Zane Maloney is Barbados’s first racing driver to compete in Europe, and the champion karter is already making his mark in junior single-seaters via a dominant rookie British Formula 4 season with Carlin.
Last month he equalled a British F4 record of four consecutive victories after winning all three races at Oulton Park, matching the benchmark set by his driver coach Jamie Caroline. Had a National Court decision decreed the two-lap Croft race shortened by rain not to count for points, it would have been a remarkable seven in a row.
With the Oulton Park triple came a ?10,000 cheque for claiming the Ford Triple Crown, and his achievement did not go unnoticed by the motorsport world – one of his congratulatory messages came from 2009 Formula 1 world champion Jenson Button.
Button already knows him from attending the Race of Champions event in Maloney?s native country of Barbados in 2014, where the pair raced each other during the event. It?s an experience which holds a significant impact on Maloney to this day.
?Jenson’s a great guy,? says Maloney. ?He’s probably the nicest guy I’ve met in motorsport up to date.
?Talking to him and learning from him changed my attitude a bit. It was definitely a very big positive him coming to Barbados, and I got to be on track with him as well so that was another big point in my career.?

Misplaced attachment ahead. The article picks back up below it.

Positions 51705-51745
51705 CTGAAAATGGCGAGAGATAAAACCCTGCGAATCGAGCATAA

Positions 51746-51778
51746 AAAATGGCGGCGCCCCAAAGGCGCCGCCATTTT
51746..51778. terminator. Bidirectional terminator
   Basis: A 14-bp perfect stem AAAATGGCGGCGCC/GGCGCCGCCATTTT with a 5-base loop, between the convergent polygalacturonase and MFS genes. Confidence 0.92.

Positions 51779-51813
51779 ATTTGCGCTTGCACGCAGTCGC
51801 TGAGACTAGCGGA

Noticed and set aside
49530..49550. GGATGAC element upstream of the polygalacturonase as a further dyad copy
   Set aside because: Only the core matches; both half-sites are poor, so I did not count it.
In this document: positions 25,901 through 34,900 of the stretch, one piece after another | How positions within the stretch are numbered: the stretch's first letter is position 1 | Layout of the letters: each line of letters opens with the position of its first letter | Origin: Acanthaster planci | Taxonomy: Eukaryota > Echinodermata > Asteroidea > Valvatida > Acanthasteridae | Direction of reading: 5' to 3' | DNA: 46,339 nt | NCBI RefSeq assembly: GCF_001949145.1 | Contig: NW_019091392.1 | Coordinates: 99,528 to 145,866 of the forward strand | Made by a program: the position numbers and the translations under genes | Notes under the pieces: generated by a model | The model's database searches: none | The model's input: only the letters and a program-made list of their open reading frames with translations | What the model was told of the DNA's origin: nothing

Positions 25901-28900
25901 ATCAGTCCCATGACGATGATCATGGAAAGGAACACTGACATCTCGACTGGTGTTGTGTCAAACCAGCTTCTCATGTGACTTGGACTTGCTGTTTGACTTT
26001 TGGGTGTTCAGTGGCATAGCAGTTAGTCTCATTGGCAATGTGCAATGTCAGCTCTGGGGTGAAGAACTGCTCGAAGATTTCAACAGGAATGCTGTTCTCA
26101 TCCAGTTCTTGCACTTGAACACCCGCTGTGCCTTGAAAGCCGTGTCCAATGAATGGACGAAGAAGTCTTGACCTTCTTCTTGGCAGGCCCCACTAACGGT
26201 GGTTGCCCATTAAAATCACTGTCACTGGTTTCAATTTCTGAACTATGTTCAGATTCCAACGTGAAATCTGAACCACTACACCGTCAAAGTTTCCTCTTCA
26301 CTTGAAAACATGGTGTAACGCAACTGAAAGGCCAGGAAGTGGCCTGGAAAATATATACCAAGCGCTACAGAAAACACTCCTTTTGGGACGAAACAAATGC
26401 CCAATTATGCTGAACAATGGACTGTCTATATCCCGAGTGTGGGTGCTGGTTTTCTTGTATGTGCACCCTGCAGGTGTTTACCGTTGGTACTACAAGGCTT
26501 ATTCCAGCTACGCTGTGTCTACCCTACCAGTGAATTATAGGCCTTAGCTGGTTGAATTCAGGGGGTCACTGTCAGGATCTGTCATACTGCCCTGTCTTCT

It?s not the only F1 world champion Maloney has raced against either. When Lewis Hamilton attended the Barbados Festival of Speed in 2016, Maloney got to share the track with the five-time world champion which he was an ?even bigger? experience.
Maloney started watching F1 on television when Hamilton was embarking on his debut season with McLaren, and has followed his career with interest ever since.
?Hamilton was [my hero] when I was growing up watching from 2007, he was the driver who I wanted to win all the time. He was obviously doing great but he didn’t have the best car at McLaren [several years later] and I still stuck to my gut and supported him all the way, and I know he’s the best driver out there right now.?